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Old 04-20-2014, 08:05 PM   #1
MatthewMoisen
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Mar 2014
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I wish to begin all grain brewing shortly.

I am very lost when it comes to the different varieties of base and specialty grain, and how I would go about learning the differences between the various grains, the ratios of combinations of these grains, the interactions of these grains with different hops, the interaction of these grains with different yeasts, etc.

It is nice to see that there will be so many combinations, but I'm not even sure of how to approach this.

Given that I have 8 carboys, I could theoretically do some hard core experiments. For example, from How to Brew, there are 4 base grains/malts: lager, pale ale, wheat, and rye. Thus I could do 4 batches using 100% of a single base malt. I could then do 50% mixes of Lager/Pale, Lager/Wheat, Lager/Rye, Pale/Wheat, Pale/Rye, Wheat/Rye. I could then do 25/75 mixes of the above and vice versa.

Ok that sounds way fun, but which yeast and hops would I chose for this? I would obviously want to use the same yeast and hops for this tasting experiment so I could learn the grains. But I think I would want to chose a yeast/hops that is rather shy and wouldn't radically alter the taste of the yeast.

Now base malts would be easier to learn since there is only 4 of them and thus 6 ways to combine them at 50% ratios, or 12 ways at 25/75% ratios.

However, introducing the non-base grains increases the number of combinations dramatically. I won't even begin to calculate how many batches it would take to learn how these specialty grains interact with the base grains at which ratios.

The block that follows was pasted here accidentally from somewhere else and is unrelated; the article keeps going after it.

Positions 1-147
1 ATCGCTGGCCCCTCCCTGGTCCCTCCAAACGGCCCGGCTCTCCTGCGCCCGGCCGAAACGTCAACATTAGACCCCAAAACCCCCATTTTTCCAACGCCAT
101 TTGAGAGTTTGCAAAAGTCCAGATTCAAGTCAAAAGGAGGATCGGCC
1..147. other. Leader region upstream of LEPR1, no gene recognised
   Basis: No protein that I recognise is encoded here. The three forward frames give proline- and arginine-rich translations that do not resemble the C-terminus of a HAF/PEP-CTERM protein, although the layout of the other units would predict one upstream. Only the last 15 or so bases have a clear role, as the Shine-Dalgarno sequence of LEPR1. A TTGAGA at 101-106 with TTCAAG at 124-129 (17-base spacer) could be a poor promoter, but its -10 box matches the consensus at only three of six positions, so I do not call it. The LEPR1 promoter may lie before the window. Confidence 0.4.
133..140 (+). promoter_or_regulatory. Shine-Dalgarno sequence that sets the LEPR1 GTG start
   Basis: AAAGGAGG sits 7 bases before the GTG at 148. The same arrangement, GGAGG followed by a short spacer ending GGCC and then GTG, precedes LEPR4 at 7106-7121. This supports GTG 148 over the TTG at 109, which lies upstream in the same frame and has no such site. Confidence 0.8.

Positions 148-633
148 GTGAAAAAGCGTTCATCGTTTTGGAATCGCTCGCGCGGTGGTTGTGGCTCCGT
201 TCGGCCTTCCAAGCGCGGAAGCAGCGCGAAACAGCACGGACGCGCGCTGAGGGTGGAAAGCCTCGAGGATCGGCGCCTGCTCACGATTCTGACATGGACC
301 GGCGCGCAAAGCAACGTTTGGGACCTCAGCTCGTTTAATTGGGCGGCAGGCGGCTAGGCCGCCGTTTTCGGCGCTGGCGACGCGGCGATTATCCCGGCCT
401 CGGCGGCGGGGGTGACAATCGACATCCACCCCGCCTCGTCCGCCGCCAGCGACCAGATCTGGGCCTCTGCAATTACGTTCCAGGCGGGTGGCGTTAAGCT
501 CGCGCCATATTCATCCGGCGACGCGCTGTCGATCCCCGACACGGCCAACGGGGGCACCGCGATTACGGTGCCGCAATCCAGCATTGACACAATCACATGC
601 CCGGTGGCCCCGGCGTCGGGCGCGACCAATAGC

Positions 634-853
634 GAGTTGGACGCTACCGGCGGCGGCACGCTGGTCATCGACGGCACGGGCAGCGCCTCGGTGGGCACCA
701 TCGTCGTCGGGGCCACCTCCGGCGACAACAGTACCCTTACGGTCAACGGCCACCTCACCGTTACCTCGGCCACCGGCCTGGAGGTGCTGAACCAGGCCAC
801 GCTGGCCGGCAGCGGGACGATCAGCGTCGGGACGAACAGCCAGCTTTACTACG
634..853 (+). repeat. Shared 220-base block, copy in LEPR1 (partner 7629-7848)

How does a beginner to All Grain learn the grains!?



 
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Old 04-20-2014, 08:18 PM   #2
Goolsbymd
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You could experiment with 1 gallon batches. I copied this idea but to get more familiar i bought a 12er of bud light(yea i know) and 12 different hops. I dropped in a few pellets into each one, recapped and let them sit for 4 days then tasted each one to see how they compared to me.


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Old 04-20-2014, 08:19 PM   #3
ong
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You might be overthinking a bit. And you probably don't want to have to get through 60 gallons of 'experiment' beer, especially funky things like all-rye. Not that it couldn't be made well, but it's very far outside the mainstream. I'd suggest you do some styles you like, but add small amounts of the grains you're interested in -- add 2 lb of rye to an IPA, which is otherwise just 2-row and some crystal. Or try a pale that's half wheat and the same recipe that's all barley.

Also, do you mean pilsner malt when you say lager? There are also a whole bunch of other base malts to play with, e.g., Munich, Vienna, Maris Otter, Golden Promise.... But I'd keep the super experimental batches to 1 gal.
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Old 04-20-2014, 10:10 PM   #4